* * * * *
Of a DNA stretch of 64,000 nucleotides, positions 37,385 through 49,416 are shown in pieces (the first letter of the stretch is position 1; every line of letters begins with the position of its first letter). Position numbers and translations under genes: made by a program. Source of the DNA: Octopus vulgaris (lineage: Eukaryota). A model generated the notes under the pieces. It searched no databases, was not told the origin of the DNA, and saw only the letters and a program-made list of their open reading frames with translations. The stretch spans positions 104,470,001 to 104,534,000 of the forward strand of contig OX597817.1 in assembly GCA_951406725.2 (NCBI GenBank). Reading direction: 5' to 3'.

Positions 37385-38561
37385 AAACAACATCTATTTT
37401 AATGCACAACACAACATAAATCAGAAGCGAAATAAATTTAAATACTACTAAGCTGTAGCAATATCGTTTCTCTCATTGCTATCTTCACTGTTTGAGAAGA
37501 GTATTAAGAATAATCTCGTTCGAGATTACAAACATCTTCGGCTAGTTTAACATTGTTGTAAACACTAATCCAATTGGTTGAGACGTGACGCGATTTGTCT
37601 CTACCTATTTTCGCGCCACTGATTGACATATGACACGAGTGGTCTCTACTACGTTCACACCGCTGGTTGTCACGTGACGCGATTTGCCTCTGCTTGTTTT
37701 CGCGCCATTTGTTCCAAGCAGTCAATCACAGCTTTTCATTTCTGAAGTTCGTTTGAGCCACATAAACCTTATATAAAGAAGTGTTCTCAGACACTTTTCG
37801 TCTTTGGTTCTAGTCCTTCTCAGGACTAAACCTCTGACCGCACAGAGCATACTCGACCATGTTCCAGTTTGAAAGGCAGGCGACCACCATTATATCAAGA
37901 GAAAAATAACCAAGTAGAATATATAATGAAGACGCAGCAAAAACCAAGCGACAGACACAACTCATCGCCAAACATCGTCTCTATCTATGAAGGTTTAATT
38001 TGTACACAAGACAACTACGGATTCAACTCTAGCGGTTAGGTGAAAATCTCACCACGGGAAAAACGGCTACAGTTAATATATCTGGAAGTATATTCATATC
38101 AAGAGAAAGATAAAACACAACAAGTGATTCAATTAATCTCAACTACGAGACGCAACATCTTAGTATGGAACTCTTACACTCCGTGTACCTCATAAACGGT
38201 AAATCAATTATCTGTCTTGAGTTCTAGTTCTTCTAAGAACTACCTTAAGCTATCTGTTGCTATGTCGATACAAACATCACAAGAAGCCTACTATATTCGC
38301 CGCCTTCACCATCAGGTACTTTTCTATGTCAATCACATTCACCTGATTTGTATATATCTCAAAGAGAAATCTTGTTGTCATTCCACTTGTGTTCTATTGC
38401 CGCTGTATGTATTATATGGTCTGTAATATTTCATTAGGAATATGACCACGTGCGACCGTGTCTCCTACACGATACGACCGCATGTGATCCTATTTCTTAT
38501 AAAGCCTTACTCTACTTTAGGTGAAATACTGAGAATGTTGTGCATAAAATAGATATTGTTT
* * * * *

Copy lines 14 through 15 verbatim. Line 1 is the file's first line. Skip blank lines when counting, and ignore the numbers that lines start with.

38401 CGCTGTATGTATTATATGGTCTGTAATATTTCATTAGGAATATGACCACGTGCGACCGTGTCTCCTACACGATACGACCGCATGTGATCCTATTTCTTAT
38501 AAAGCCTTACTCTACTTTAGGTGAAATACTGAGAATGTTGTGCATAAAATAGATATTGTTT